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Parents should take cluse from past generations
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Question of the week: What do today’s children seriously lack that children in the 1950s and before enjoyed in abundance?
To assist the reader in figuring out the answer before it is revealed in the last sentence of this column, here are a set of clues mostly taken from the real-life childhood adventures of yours truly, a representative member of his generation.
• Clue: My parents divorced before I was three, necessitating that my mother get a job outside the home. During my preschool years, I was one of the small minority of children who attended what would today be called daycare. In this happy place, our teachers fostered creative activity. They taught us nothing academic. Therefore, I went to first grade not knowing my ABCs. I would not trade that for anything in the world.
• Clue: In the course of my entire childhood, I engaged in but two adult-directed after-school activities. I was a Cub Scout for a year and didn’t like it. I played Little League for a year and didn’t like it. In both cases, the source of my dislike was well-intentioned adults. My buddies and I much preferred pick-up games where we ran the entire show. I’ve never understood why some adults think they are better qualified than children to tell children how to play with one another.
• Clue: When I began school, my mother made it clear that my homework was my responsibility. She helped me figure out the answer to the occasional problem, but I was free to determine when I did my homework, in what order, in what posture and whether the radio in my room was on or off. I don’t think my mother ever asked me if I had homework or had finished it. She never checked it either. Therefore, most of the schoolwork I did at home was done imperfectly. I still managed to get through high school on time and go to college, then graduate school.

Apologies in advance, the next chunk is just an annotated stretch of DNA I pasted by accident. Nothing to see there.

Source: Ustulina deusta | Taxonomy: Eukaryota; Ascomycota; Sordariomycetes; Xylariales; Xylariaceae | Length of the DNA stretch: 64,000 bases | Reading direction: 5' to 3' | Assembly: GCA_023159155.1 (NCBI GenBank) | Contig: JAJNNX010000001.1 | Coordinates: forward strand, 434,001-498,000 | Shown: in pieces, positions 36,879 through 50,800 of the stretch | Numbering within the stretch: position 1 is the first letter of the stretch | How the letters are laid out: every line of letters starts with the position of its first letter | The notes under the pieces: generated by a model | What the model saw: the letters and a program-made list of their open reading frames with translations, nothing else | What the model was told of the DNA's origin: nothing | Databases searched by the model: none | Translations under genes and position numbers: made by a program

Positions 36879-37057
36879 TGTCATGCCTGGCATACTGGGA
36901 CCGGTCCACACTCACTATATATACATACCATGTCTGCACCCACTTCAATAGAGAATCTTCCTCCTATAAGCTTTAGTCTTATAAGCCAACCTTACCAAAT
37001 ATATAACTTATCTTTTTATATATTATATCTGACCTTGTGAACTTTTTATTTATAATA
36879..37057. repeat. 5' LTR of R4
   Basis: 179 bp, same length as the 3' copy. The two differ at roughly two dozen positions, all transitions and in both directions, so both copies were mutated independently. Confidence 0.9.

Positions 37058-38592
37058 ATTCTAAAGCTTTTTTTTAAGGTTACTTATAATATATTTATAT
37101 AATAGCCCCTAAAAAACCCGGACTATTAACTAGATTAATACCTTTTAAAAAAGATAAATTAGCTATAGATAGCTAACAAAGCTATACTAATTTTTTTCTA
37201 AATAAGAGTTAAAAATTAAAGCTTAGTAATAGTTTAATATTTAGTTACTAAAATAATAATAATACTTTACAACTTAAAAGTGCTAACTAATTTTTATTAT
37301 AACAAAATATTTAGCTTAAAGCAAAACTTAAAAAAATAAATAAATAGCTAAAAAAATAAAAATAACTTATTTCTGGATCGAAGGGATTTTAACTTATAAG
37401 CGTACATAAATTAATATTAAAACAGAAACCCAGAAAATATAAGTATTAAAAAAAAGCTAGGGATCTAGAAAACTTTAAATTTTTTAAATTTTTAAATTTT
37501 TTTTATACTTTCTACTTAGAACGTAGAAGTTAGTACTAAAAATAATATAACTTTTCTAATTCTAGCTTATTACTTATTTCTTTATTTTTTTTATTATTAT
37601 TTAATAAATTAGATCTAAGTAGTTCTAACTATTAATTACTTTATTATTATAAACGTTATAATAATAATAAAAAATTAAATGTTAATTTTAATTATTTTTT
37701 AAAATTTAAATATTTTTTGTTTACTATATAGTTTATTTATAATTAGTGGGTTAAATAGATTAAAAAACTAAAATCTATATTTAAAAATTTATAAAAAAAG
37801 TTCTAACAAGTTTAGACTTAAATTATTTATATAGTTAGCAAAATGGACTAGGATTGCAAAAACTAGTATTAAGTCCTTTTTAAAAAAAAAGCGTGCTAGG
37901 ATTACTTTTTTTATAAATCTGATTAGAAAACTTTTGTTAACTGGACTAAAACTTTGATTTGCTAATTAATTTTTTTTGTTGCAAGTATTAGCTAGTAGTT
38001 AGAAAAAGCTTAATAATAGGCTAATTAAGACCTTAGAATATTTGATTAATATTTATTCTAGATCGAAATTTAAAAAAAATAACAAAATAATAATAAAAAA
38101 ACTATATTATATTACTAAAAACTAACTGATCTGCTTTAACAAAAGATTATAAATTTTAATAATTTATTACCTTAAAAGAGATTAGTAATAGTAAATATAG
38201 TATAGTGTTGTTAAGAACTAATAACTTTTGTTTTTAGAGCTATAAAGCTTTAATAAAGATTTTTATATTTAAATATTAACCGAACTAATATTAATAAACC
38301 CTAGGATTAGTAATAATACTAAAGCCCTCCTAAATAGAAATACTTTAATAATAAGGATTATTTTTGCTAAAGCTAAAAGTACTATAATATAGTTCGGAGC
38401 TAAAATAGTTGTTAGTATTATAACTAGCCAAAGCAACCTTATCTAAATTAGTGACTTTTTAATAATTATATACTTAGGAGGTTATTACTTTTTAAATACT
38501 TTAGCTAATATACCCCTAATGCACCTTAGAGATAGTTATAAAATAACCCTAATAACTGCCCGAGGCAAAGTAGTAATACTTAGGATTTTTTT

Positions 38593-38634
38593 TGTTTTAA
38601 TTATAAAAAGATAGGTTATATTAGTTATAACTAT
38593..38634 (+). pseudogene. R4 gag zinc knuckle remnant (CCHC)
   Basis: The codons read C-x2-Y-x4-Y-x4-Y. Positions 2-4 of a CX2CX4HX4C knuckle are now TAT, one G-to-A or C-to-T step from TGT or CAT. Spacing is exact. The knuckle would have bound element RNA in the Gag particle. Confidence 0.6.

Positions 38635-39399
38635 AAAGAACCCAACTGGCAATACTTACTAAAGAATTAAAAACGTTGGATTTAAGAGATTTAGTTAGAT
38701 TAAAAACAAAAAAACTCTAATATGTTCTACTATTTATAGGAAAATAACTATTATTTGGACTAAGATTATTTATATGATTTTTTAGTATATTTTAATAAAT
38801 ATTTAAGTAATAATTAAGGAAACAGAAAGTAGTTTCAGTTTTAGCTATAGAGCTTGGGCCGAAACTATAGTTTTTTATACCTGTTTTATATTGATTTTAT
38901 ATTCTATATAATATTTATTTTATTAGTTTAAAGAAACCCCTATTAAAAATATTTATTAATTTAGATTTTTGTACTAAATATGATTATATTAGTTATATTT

• Clue: My mother ignored me most of the time. Do not confuse being ignored with being neglected. I was not neglected. Mom left me alone to figure out how I was going to spend my time. She didn’t talk to me much, either. Days might go by when no more than the occasional pleasantry would be exchanged between us. Nonetheless, I always knew that if I truly needed her, she would be there. I never wanted for love or attention, albeit I received little of the latter. Mom did insist that if I was bored, I was to keep it to myself lest I put myself in danger of chores.
• Clue: I did not watch television until I was 11 years old. Needless to say, I played no video games, had no cell phone and computers did not “assist” my education. I used the library and wrote my assignments with either pen or pencil.
• Clue: I had a relationship with my mother, but I was not in a relationship with my mother. Note the subtle distinction between “having” a relationship and being “in” one. I was in relationships with other children, as she was in relationships with other adults. When she and her friends gathered in our small abode, I could be seen, but I was instructed to take care lest I be heard. As a consequence of this boundary, I would sit and listen to them talk about things I mostly didn’t understand. As a further consequence, I aspired to become an adult. Do today’s children aspire to become adults? I’ll answer that: Why should they? They are both seen and heard from the earliest of ages. There’s no mystery any longer. Adults and adulthood constitute the big whatever.
Very few of today’s children enjoy any of the above. They are overseen, supervised, directed, and micromanaged from morning until night by well-intentioned adults who claim to care about children but seem to know nothing about childhood. And so, the variable most lacking in the lives of children who currently live in the land of the free is freedom itself.

Psychologist Rosemond answers questions on his website at
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